T S Eliot once called April “the cruellest month”, but that’s pretty harsh for a month that begins with April Fool’s Day and usually includes Easter. Okay, so some April Fool’s pranks can go a bit too far.
We began the month with actor James Franco chatting up a teenage girl from Scotland, which caused the biggest surge in citations for Instagram (the medium over which most of the flirting took place) since the photo-sharing service was purchased by Facebook in 2012.
Perhaps it’s time to add it to the dictionary, along with Facebook and Twitter? Let’s wait and see if it becomes a verb as well.
Over in the US, the Patient Protection and Affordable Care Act, disparagingly termed Obamacare, hit 7 million enrolments on 31 March, making Obamacare one of the most googled and hashtagged terms throughout the month of April.
Air pollution is not a new problem in big cities, but last month it made the news when it included super-fine mineral dust that had actually come from the Sahara desert. Apparently Saharan dust storms regularly kick fine mineral dust into the upper levels of the atmosphere, where they can travel great distances before falling down again.
It’s rare that this so-called Sahara dust makes it all the way to Britain, which is probably why newspapers ran photographs of cars covered with it, and got a bit carried away in their headlines, as you can see from the images.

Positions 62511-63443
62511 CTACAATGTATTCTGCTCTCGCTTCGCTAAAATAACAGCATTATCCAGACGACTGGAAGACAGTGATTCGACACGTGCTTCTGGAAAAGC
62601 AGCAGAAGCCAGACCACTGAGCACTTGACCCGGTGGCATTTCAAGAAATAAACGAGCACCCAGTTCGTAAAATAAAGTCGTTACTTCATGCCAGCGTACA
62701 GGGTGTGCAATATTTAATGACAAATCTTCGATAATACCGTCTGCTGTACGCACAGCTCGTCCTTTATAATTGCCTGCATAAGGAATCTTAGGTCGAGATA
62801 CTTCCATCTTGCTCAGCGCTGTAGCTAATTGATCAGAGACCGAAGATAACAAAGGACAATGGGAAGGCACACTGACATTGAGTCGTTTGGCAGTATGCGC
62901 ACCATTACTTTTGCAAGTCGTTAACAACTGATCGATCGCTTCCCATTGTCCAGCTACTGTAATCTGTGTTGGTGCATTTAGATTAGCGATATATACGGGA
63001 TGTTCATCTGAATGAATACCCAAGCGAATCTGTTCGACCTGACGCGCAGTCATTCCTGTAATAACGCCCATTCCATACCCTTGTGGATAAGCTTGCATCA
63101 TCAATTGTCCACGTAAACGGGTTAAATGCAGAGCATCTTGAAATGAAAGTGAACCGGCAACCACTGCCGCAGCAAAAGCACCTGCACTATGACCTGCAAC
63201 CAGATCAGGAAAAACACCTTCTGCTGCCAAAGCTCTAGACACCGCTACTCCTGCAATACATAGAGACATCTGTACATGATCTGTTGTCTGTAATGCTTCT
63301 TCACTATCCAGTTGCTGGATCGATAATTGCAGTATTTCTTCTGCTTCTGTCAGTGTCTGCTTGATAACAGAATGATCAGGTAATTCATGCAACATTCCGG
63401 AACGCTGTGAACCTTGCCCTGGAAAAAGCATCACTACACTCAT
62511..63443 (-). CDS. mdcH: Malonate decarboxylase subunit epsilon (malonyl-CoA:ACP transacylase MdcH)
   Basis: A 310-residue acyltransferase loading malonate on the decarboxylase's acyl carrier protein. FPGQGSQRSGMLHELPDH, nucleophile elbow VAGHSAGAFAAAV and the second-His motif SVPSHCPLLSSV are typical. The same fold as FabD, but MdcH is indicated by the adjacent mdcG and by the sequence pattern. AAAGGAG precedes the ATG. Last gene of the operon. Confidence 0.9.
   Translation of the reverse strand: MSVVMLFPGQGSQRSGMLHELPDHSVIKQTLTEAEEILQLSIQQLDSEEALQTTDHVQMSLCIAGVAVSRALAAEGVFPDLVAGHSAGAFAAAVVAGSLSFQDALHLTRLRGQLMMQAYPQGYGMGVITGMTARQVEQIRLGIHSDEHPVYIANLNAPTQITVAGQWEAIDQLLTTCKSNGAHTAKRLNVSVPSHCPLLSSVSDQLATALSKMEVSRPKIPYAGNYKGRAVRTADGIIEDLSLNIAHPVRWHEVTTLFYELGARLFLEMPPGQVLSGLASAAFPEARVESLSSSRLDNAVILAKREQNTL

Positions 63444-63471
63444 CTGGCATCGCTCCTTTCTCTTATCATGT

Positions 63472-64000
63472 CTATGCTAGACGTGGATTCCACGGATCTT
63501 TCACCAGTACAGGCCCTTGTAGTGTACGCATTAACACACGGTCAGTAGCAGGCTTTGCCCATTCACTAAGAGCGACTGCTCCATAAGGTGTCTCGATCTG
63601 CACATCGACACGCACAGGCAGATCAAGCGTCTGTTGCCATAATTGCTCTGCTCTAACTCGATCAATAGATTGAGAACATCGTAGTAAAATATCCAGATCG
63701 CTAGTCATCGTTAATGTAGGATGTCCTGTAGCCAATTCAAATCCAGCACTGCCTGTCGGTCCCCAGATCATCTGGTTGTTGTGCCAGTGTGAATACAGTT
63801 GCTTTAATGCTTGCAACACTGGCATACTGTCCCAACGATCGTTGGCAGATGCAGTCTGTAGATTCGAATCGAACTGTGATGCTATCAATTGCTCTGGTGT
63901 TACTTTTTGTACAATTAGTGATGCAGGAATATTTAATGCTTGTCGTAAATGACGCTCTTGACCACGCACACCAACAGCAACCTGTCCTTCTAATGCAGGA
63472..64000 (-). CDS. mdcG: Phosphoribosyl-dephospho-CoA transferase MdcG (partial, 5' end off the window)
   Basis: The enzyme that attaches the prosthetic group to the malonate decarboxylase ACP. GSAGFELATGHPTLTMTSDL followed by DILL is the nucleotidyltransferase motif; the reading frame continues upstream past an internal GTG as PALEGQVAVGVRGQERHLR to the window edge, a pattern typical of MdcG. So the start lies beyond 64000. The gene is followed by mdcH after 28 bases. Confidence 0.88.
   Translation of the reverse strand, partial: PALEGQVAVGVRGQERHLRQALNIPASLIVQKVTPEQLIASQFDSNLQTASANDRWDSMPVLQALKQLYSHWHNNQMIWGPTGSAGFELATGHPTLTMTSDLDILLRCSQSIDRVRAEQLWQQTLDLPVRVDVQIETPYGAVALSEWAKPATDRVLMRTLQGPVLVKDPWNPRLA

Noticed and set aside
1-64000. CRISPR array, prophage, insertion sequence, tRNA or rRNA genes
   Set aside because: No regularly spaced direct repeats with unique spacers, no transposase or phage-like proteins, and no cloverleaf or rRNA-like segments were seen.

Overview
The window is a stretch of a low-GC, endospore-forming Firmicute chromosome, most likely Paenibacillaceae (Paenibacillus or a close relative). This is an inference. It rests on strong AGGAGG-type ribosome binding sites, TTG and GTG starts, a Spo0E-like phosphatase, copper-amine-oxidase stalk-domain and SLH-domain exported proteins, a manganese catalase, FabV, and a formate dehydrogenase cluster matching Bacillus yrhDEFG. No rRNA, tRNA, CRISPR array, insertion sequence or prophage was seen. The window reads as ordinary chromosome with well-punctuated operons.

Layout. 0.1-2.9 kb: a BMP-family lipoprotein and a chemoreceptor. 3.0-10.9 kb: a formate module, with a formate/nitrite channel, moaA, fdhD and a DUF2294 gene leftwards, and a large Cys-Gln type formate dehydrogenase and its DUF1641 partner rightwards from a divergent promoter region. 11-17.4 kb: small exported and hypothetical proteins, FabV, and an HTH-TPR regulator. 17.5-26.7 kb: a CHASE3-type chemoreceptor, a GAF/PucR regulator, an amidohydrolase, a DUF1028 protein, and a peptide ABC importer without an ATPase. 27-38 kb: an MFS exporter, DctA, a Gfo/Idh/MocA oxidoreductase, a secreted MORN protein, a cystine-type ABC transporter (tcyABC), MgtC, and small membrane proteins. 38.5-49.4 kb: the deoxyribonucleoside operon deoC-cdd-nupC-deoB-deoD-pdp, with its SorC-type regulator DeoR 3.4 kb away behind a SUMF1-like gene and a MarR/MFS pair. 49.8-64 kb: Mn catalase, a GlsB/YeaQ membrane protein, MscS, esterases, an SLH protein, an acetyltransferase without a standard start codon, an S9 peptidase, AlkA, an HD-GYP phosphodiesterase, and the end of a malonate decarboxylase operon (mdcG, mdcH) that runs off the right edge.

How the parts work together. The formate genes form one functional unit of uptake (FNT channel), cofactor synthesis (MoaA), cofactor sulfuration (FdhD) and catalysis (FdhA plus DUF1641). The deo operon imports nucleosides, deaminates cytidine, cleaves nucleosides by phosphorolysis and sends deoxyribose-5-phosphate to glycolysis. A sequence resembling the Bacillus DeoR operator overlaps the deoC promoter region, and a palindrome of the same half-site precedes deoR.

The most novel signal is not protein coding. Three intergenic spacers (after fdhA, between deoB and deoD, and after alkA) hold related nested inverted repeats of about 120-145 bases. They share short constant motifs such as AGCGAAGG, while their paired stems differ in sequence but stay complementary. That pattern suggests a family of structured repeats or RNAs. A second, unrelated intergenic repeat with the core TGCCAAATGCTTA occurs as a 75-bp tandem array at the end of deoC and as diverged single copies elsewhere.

In computing news, Microsoft cancelled support for the 14-year-old Windows XP operating system. Many big organizations still use XP, leaving them vulnerable to what the industry calls zero-day flaws: flaws or bugs in software for which there will never be a patch or fix, because the software is out of date (ie it’s hit “day zero” of its shelf life).
This is one of those terms that has been around a while among people “in the business”, but only breaks out into common usage on the heels of a big story – like what would happen if hackers exploited these zero-day flaws to wreak cyber-havoc on the vital institutions who still use Windows XP.
Meanwhile, as the search for flight MH370 focussed on finding the black box, we began to hear about pings, or sometimes the lack thereof. A ping is originally “a short high-pitched resonant sound, as of a bullet striking metal or a sonar echo”. Figuratively it can be applied to any brief and regular sound or electronic signal, such as the ones emitted by an aeroplane’s black box. Pings were also used to track the flight path of MH370 via satellite.
And lastly, in the Southern Hemisphere, the Duke and Duchess of Cambridge arrived on an official visit to Australia amidst the lowest level of public support for an Australian Republic in decades. Some pundits attributed this to affection for the Royal couple, dubbing it the Cambridge Factor; others chalked it up to Prince George alone and called it the George Factor.
Well, he is pretty adorable.
Robert Groves, Editor, Collins Dictionary